*Whether they are great or terrible to surf can only be determined by yourself. More later.
Testing the Tubes!
All tubes were tested (rigged, walked, expertly examined and childishly played on) under similar conditions. The tested length was 59m for all of them. Two tubes could not be tested at that length, because the pieces we had were too short. This affects the 1″ Slack-Spec from Balance Community and the Diamond from Slackstar, which is currently not available. Both were walked at 30-40m distances. Extrapolating should be fairly accurate as these webbings tend to behave in a very predictable manner.
Still nowhere close to finding any sufficiently comparable parameters (or ways to measure them). Thus, I will just give a brief introduction to every webbing in the test and try to write in a way that conveys the certain something every webbing delivers.
Light tubes (~40g/m ~20kN):
Balance Community Slack-Spec
This webbing is identical to Sterling Ropes‘ TechTape as far as I can tell. From all tubes, it definitely is the one with the smoothest surface. Untensioned it is downright cuddly. However, it develops a sharp edge under tension. It is slightly slippery when wet and folds in half at low tensions. Quite well suited for primitive setups up to 25m (30m of webbing is required for this). It appears to take 2 tensioning processes. As soon as you step on it, you loose a lot of tension and need to retighten. I can’t say, if I like it the least or the most of all tubes I have. Today, I am going to say the least, as it’s downsides are quite apparent.
A little note: All tubes in the 40g/m region behave very very similar. Just get whatever is closest, cheapest or friendliest to you. If you want to tube, any of the tubes listed here are perfectly adequate to outshine all of the webbings you have previously walked or owned.
The X-Tube is available in different widths. It is very, very similar to the Element/Wave/Climb-Spec, which is why I won’t give a detailed description here. The weight is slightly higher, which you will never notice. Unless you prefer the colour of the Edelrid one, I would recommend buying from the slackline-specific companies (LC, EQB, BC, slack.fr or slackliner.de to name a few).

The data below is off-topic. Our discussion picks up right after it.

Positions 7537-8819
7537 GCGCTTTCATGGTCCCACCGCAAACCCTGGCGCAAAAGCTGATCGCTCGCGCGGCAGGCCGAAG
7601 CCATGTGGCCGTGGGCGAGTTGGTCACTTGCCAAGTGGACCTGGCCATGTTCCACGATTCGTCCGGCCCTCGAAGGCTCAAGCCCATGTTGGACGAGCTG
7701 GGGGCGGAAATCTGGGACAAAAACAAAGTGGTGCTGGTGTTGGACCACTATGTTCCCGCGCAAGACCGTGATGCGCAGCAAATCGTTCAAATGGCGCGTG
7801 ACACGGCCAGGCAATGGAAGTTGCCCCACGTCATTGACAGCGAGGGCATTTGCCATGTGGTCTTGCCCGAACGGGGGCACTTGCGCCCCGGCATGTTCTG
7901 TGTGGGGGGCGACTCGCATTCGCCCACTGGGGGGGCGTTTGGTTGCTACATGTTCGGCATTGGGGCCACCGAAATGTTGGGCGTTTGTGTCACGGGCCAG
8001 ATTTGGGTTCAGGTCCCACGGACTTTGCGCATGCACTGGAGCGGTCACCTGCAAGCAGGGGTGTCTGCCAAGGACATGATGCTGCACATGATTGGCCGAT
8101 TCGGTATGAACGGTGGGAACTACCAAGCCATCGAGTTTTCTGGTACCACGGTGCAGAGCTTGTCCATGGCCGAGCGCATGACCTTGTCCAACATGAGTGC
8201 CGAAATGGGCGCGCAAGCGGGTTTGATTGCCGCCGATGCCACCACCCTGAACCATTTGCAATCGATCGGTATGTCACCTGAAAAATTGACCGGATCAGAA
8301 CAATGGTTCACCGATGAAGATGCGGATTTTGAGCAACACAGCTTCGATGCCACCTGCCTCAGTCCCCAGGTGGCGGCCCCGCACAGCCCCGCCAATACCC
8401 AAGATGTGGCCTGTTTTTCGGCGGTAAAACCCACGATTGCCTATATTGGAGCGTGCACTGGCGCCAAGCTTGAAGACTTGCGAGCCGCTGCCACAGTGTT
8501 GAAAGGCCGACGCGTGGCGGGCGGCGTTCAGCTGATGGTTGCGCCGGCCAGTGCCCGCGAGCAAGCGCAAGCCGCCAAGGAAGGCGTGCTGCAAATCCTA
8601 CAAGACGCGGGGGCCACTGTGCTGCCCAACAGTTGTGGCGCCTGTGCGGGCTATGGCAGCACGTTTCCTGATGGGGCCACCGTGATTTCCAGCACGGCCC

EQB Element, LC Wave, Slackstar Diamond, Climb-Spec and surely more..
The most commonly available tubes in Europe. The Element and Wave are actually identical. The other ones might be slightly different, but it is very very difficult to notice, unless you know the colours. I am not entirely sure about the Slackstar Diamond. It looks and feels thicker (heavier?), but I cannot tell. It might be resembling the Sigma N more than the ones listed here. I contacted Slackstar and wait for their response.
These tubes are fantastic. I prefer them over the Slack-Spec as they seem to be more resilient and robust. The weave stays more compact under tension and doesn’t fold in half so easily (it still does from time to time).
On light tubes in general:
The longer your tube, the greater it is going to feel. This is true for all webbings listed here. They only get better. They do need a little tension to develop their liveliness, though. Absolutely wicked for rodeos.. It takes a little while to adapt to their fairly unique characteristics. They wobble a lot without bothering you. That means you have a certain degree of free movement before you actually feel a response. This is most noticeable while surfing. For a while you move entirely unbothered without any resistance and then it starts shooting back. This umpfh increases as the tension decreases. If you go further and further the surfing won’t feel like surfing anymore. It is more accurately described as horizontal bouncing. Some may love this and some may hate this. You have to try for yourself. All tubes are very dynamic. The lighter ones lack the strength to throw you off, which makes them rather easy to walk. Heavy tubes, however, are quite a challenge. Which is why we are headed there next!